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juice cleanse



On Demand Eating: 6 Types of Food Delivery Services that Will Bring You Whatever You Crave

grocery

Remember when having food delivered basically meant the Domino’s Pizza guy ringing your doorbell? Now you can get pretty much anything delivered to your doorstep, regardless of where you live or what you feel like eating. Here are 6 of our favorite healthy ways to make the most of this new craze for on demand eating:

If You’re an Athlete: You know how sports drinks and energy bars seem to take up a lot of shelf space at the grocery store? It can be hard to cut through the clutter and find the best foods to fuel your workouts. The pros at The Feed do this for you. Their in-house experts customize a monthly box of sports nutrition for you or you can build your own. Boxes start at $20.01

If You Like to Cook (but hate to shop): We’ve already reported on Amazon’s growing grocery delivery service and other companies like Fresh Direct are also carving out a space in the market. This is great for anyone who likes to keep food in the fridge but can’t seem to make the time to shop. Some services charge a fee of around $10, which may seem steep or cheap, depending on how you feel about grocery stores.
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Looking to Shed Post-Baby Pounds on a Juice Cleanse? Think Again.

baby juice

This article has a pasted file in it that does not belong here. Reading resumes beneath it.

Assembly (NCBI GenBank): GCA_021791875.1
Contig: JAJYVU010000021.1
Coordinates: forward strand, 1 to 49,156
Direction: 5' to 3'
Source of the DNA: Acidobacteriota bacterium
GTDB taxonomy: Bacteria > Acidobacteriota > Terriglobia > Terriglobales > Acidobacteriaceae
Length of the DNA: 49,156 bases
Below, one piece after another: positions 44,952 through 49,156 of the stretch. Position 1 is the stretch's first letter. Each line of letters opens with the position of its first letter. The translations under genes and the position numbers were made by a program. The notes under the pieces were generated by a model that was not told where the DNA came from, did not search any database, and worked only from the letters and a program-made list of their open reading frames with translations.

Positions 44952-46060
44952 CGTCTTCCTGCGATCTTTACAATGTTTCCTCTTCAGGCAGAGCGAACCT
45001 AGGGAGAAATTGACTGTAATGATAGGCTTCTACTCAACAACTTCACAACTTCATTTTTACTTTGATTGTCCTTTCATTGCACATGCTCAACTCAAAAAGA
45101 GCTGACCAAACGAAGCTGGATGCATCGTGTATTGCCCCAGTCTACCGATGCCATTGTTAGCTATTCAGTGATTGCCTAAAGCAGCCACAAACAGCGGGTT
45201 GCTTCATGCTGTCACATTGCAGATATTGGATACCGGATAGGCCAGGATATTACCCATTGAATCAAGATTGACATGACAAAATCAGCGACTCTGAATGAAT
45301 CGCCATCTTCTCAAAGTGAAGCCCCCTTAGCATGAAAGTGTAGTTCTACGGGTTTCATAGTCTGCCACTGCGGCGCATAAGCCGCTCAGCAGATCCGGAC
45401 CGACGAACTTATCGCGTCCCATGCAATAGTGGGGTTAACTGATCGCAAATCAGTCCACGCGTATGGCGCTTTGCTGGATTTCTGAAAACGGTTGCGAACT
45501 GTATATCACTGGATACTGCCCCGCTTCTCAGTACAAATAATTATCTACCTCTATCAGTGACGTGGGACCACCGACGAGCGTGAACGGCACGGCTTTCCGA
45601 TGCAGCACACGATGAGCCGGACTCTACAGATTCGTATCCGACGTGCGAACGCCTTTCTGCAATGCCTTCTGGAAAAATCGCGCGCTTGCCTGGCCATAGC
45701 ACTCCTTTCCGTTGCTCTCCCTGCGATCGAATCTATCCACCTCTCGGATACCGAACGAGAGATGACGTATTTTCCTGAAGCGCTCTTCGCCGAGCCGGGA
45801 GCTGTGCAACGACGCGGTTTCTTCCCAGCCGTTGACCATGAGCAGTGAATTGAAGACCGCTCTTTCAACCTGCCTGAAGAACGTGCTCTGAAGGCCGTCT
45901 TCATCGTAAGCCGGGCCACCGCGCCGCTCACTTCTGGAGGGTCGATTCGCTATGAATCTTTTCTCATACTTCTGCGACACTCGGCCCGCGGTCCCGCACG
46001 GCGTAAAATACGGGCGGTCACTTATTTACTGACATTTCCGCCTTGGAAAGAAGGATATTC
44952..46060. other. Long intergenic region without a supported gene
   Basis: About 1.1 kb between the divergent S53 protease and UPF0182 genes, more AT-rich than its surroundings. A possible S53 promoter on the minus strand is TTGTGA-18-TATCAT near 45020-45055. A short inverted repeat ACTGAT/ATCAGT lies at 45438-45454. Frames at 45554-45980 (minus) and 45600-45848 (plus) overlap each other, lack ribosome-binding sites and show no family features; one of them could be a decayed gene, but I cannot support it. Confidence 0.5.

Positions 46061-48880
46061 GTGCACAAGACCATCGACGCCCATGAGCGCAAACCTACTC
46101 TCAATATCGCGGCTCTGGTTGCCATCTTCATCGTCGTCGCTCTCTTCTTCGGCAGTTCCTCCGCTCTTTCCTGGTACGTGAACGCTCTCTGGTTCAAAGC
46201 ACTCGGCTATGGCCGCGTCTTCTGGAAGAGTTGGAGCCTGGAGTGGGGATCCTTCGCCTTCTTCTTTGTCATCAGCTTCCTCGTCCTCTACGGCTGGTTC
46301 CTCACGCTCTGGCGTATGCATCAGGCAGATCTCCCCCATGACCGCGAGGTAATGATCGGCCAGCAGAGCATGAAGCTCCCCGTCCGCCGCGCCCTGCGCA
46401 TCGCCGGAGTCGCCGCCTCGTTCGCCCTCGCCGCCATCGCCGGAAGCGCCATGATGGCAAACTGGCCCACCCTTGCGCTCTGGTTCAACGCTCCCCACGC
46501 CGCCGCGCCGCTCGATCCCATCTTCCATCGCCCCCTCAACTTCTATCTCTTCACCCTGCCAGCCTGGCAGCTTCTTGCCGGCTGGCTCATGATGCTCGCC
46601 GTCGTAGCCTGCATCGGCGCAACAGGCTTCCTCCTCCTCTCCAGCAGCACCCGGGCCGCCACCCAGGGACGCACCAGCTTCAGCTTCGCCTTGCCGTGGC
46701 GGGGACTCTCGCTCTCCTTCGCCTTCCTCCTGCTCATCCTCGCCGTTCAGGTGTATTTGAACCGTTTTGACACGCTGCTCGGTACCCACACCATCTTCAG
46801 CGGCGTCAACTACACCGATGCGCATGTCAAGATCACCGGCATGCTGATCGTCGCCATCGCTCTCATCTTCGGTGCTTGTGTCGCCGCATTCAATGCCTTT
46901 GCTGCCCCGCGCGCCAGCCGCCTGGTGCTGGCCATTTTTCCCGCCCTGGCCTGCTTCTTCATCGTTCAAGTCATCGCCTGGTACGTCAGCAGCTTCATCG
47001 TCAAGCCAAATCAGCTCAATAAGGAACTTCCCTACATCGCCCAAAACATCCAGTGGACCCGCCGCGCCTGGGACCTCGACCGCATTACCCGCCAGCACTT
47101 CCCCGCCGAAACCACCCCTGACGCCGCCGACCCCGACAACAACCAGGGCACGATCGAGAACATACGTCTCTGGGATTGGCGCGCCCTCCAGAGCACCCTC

New moms everywhere are following the recent trend of celebs like Fergie and Jessica Simpson who have shed post-baby weight by juice cleansing. Women inside and outside of Hollywood to lose weight are under pressure every day but are under special scrutiny to rush back to their pre-baby body. But is this dramatic weight loss safe for mamas and their new babies?

Today Shape Magazine posted about the popularity and potential harms of postpartum juice cleanses. Juice companies now market this new fad and have created specialized cleanse programs for these women. The verdict?

“No!” says Registered Dietitian Mary Hartley. “Don’t even attempt to diet until the baby is at least 8 weeks old.” New moms who breastfeed need at least 1600-1800 calories per day to get the nutrients both baby and mom need. Juice cleanses typically only provide about 1200 calories, and nursing moms need at least an extra 500 calories for breastfeeding alone according to the American Academy of Pediatrics. “After 8 weeks, to make sure the baby is growing well and mom is not excessively hungry, mom shouldn’t attempt to lose more than one pound a week,” cautions Hartley. Juice cleanses would shed pounds much too rapidly for any adult to sustain, let alone a nursing mother and her newborn.
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